Teachers understand, often better than anyone, what is and isn’t working well in their schools. Unfortunately, they rarely have the time, resources or support they need to take the lead in driving improvement.
This year we took a step toward trying to change that dynamic by offering Teacher Leadership in Action grants. We selected six teams of Massachusetts teachers and gave them some funding and expert coaches to help them devise creative solutions to address some of the core equity-related challenges in their schools. And it didn’t take them long to get started – our grantees met as a group in April to begin planning, using a design thinking framework, and will reconvene in December to share their progress with other teacher leaders, principals and partner organizations from across the state. Here’s what they’re doing:
- Gardner Pilot Academy, Boston (Coach: Shady Hill School Assistant Director of Teacher Training Kim Parker): Lead grantee Allison Mann and her colleagues will analyze school-level equity data, then write a report analyzing equity issues in their school. They will use their findings to shape professional development for their colleagues during the 2018–19 school year.
- Tucker Elementary School, Milton (Coach: 2017 National Teacher of the Year and Codman Academy Teacher Sydney Chaffee): In a school with a largely white teaching staff and a racially diverse student body, Kirsten Driscoll and her colleagues are developing strategies to build stronger teacher-student relationships. They plan to spend time observing and learning from nearby schools that are similar in diversity to Tucker in addition to creating opportunities for teachers to establish relationships with students outside of class time.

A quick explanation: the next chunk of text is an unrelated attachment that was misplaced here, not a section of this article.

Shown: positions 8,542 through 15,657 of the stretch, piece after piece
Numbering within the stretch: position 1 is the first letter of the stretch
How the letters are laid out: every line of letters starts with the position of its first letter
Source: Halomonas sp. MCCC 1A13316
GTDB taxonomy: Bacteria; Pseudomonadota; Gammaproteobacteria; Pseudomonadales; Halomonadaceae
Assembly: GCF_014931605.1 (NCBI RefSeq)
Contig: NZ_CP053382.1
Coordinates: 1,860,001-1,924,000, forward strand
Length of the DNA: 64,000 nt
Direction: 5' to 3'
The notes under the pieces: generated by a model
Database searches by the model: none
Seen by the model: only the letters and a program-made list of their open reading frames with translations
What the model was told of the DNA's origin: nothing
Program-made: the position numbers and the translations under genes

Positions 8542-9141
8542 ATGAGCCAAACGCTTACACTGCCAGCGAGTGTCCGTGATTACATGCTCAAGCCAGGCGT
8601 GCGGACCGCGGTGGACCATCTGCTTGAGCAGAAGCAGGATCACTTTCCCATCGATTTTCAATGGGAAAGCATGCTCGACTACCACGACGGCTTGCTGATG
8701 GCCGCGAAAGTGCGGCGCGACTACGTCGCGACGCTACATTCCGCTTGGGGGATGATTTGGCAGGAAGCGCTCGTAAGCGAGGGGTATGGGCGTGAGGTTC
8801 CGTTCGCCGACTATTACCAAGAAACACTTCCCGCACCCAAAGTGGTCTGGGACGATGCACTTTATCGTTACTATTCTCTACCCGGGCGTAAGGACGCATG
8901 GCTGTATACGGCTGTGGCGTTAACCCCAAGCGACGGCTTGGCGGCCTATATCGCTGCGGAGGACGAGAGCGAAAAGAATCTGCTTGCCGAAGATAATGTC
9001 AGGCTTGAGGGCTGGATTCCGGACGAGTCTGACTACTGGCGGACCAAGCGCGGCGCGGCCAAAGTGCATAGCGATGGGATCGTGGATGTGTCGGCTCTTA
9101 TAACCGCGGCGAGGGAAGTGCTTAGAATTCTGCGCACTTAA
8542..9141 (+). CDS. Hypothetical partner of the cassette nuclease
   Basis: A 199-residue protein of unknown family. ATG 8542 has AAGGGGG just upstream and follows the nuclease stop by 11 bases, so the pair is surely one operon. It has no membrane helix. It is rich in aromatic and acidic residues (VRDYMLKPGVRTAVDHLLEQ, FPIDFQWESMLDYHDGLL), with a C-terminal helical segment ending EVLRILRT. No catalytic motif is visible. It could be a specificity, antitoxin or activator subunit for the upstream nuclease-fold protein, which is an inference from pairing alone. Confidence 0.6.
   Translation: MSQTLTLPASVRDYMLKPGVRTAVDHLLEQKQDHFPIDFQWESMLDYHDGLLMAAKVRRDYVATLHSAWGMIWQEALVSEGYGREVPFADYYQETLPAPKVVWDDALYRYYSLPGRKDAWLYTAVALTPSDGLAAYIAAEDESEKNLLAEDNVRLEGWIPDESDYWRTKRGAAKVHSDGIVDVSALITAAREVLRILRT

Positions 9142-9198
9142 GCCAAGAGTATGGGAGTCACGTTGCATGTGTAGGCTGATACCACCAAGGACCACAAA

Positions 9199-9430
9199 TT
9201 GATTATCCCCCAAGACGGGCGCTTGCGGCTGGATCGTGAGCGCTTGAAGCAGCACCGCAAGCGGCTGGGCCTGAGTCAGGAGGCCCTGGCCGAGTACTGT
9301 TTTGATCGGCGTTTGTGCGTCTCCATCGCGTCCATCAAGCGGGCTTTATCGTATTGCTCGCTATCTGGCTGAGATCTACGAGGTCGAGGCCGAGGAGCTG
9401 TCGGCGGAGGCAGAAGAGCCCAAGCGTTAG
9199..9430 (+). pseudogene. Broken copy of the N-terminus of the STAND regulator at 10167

- Chelsea High School, Chelsea (Coach: Revere High School Math Teacher Hatice Nigdelioglu): Kristi Talagan and her colleagues are creating and implementing a summer reading program to address the literacy gap for their school’s sizable population of English learners who need additional support. The program includes guided reading instruction and ongoing social and emotional learning services.
- Revere High School, Revere (Coach: Collins Middle School Assistant Principal Matt Condon): In the context of their large, racially and socioeconomically diverse high school with numerous competing educational priorities, Marcie Day and her colleagues want to deepen and focus professional learning for teachers. They are developing and preparing to pilot an inquiry-based, collaborative program that will give groups of teachers the opportunity to regularly visit each other’s classrooms, collecting and reflecting on student learning.
- Linden STEAM Academy, Malden (Coach: Kevin Cormier, Math Teacher at Nissitissit Middle School in Pepperell): With the goal of developing effective strategies to improve the engagement of their low-performing students, Christina Rosenthal and her colleagues plan to analyze video of their own classroom practice with an expert and study and implement Universal Design for Learning (UDL) principles.
- Collins Middle School, Salem (Coaches: Fall River Fourth Grade Teacher Gwendolin Bandi & Teach Plus MA Instructional Program Manager Melissa Grubbs): With Collins poised to welcome an influx of students this fall from a nearby school that closed, the school’s teaching population will also grow substantially in the new school year. Michael Titus and his colleagues plan to leverage both summer professional development and weekly school improvement planning meetings to provide meaningful onboarding for new teachers and help ensure that classroom climates meet the needs of an increasingly diverse student body.
These grants are part of Teacher Leadership in Action, a multi-year initiative led by Education First, with support from the Bill & Melinda Gates Foundation and in collaboration with Teach Plus Massachusetts. The grant opportunity, which we opened up to teacher teams statewide this spring, builds on the work of more than 70 educators who attended our Massachusetts Teacher Leadership in Action convening in December, and is influenced by the work of the four teacher leaders we highlighted in this series of case studies and videos—all of whom are now coaching our grantees. Our goal is to continue highlighting excellence in teacher leadership, spur the professional growth of new teacher leaders, and accelerate solutions to school-based challenges statewide.
Over the coming months we will share more on the work of our grantees, and at the end of the year will share links to their final presentations. We’re excited to be supporting them and hope that their work will spur continued investment in teacher leadership across the state and beyond.
Want to learn more or have your own teacher leadership story to share? Email Heidi Guarino at firstname.lastname@example.org.